Workington RNLI welcomes its new Shannon class lifeboat
Workington Royal National Lifeboat Institution (RNLI) volunteers welcomed their new state-of-the-art Shannon class lifeboat* today (Wednesday 5 April).
The lifesaving vessel arrived at 1:19pm to add a sense of occasion, as her operational boat number is 13.19.
The charity’s new £2M lifeboat has been part-funded by a generous legacy from Mrs. Dorothy May White (the lifeboat will be named Dorothy May White), a substantial donation from The Sir John Fisher Foundation and an RNLI fundraising appeal which launched in June 2016.* The final appeal total will be announced shortly.
Tim Chittenden, RNLI Volunteer Lifeboat Operations Manager at Workington, explained: ‘The arrival of our new Shannon Class lifeboat has been much anticipated and today was a truly historic occasion. Our fundraising appeal has received phenomenal support from the local community and businesses and indeed from people far and wide.
‘Thanks must also go to our volunteer fundraising committee and everyone at the charity’s lifeboat station who has worked tirelessly for the appeal. Our new lifesaving vessel has also only been made a reality through various generous donations and of course the vital legacy from Dorothy May, after whom the Shannon is named.
Workington RNLI’s Volunteer Coxswain, John Stobbart added: ‘Naturally we’ll miss our current all-weather lifeboat Sir John Fisher but we’re also excited about receiving our Shannon, whose advanced technology means we’ll be able to reach people a lot more quickly and further off shore.
‘Our volunteer crew can’t wait to start their new chapter of lifesaving with the Shannon and we’ve really enjoyed our recent training ahead of her arrival. The state-of-the-art vessel is 50% faster than our current all-weather lifeboat and this will ensure that those in need are reached even more quickly than before.’
The new Shannon class lifeboat will be named during an official ceremony later in the year.
RNLI Photo caption
The photographs show Workington RNLI’s new Shannon arriving. Credit: RNLI.RNLI media contacts
For more information, please contact Clare Hopps, RNLI Press Officer North, on 07824 518641 or at firstname.lastname@example.org or, Peter Inglis, Workington RNLI Volunteer Press Officer on: 07599 688551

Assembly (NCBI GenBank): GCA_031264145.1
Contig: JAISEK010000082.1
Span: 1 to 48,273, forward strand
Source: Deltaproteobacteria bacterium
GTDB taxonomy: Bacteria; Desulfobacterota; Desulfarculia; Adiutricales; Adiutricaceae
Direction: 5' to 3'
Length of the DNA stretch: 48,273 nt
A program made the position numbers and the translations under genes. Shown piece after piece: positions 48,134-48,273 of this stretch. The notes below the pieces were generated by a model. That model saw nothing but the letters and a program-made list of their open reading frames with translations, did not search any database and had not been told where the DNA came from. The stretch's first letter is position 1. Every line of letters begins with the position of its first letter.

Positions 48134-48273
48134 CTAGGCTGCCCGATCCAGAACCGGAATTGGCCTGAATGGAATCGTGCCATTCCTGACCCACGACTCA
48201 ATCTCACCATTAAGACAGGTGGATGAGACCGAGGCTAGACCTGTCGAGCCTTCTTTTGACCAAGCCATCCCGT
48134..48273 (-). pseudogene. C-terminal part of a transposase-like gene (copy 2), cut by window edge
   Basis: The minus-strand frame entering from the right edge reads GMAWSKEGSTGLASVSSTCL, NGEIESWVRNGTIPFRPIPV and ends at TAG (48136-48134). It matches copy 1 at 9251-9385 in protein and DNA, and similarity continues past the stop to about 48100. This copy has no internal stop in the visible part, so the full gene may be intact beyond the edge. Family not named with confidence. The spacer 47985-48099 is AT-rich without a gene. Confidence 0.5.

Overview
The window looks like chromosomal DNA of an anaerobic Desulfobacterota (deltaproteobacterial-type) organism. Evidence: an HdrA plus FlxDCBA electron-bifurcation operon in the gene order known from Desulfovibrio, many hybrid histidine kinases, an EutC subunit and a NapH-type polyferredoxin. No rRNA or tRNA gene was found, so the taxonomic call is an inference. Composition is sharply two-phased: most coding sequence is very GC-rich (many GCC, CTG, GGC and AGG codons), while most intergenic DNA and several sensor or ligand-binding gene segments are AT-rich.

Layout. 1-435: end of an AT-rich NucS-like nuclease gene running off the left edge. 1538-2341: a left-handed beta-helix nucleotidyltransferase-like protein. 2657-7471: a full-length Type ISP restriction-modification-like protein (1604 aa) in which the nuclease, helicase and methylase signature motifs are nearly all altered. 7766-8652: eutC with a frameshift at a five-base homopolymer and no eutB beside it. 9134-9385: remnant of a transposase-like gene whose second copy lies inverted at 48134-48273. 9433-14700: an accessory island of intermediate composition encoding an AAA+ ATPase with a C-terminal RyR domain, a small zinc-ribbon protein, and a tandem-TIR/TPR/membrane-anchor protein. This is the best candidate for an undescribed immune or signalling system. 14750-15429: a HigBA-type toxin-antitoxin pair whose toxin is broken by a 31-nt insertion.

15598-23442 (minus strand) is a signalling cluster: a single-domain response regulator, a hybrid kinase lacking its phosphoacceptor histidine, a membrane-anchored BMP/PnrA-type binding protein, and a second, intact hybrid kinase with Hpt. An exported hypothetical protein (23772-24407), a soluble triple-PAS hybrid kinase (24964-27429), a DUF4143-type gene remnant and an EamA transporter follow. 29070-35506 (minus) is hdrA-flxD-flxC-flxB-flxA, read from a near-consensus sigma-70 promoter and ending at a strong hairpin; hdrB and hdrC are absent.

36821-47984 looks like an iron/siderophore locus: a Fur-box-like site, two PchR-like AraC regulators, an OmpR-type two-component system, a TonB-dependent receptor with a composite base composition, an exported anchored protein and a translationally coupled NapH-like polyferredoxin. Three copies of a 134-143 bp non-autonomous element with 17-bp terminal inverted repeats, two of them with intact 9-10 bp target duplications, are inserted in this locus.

Notes to editors
The Shannon class lifeboat:
· The Shannon class lifeboat is the first modern RNLI all-weather lifeboat to be powered by water jets and not propellers.
· Capable of 25 knots the Shannon is 50% faster than the lifeboats it replaces – ensuring that those in need are reached even faster.
· The Shannon is the RNLI’s next generation all-weather lifeboat and is the most agile in the fleet.
Workington RNLI’s Shannon class lifeboat appeal:
· Workington’s current all-weather Tyne class lifeboat Sir John Fisher, is nearing the end of her operational life. She is set to be replaced by the newest member of the RNLI fleet, a Shannon class lifeboat.· In June 2016, Workington RNLI launched an appeal to raise £150,000 towards the cost of a new state-of-the-art Shannon class lifeboat. The final appeal total will be announced shortly.
· The total cost of Workington RNLI’s Shannon class lifeboat is £2Million. It will be part-funded as follows:
By a generous legacy in excess of £1Million from the late Mrs.Dorothy May White. Dorothy, a long-time supporter of the RNLI, came from Birmingham and died in February 2012. Workington RNLI’s Shannon will be named Dorothy May White in her memory.
A donation of £500,000 from The Sir John Fisher Foundation. The Sir John Fisher Foundation is a charitable trust established in 1980 by Sir John and Lady Maria Fisher. The Foundation's objective is to distribute its income to charitable causes throughout the UK, but with special regard to those based in and working for the benefit of people living in and around Barrow-in-Furness and surrounding area.
From accrued donations from numerous RNLI supporters (the Workington Shannon was also the recipient of an RNLI Summer Appeal mailing).
Key facts about the RNLI
The Royal National Lifeboat Institution is the charity that saves lives at sea. Our volunteers provide a 24-hour search and rescue service in the United Kingdom and Ireland from 238 lifeboat stations, including four along the River Thames and inland lifeboat stations at Loch Ness, Lough Derg, Enniskillen, Carrybridge and Lough Ree. Additionally the RNLI has more than 1,000 lifeguards on over 240 beaches around the UK and operates a specialist flood rescue team, which can respond anywhere across the UK and Ireland when inland flooding puts lives at risk.
The RNLI relies on public donations and legacies to maintain its rescue service. As a charity it is separate from, but works alongside, government-controlled and funded coastguard services. Since the RNLI was founded in 1824 our lifeboat crews and lifeguards have saved at least 140,000 lives. Volunteers make up 95% of the charity, including 4,600 volunteer lifeboat crew members and 3,000 volunteer shore crew. Additionally, tens of thousands of other dedicated volunteers raise funds and awareness, give safety advice, and help in our museums, shops and offices.
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Contacting the RNLI - public enquiries
Members of the public may contact the RNLI on 0300 300 9990 or by email.
The RNLI is a charity registered in England and Wales (209603) and Scotland (SC037736). Charity number 20003326 in the Republic of Ireland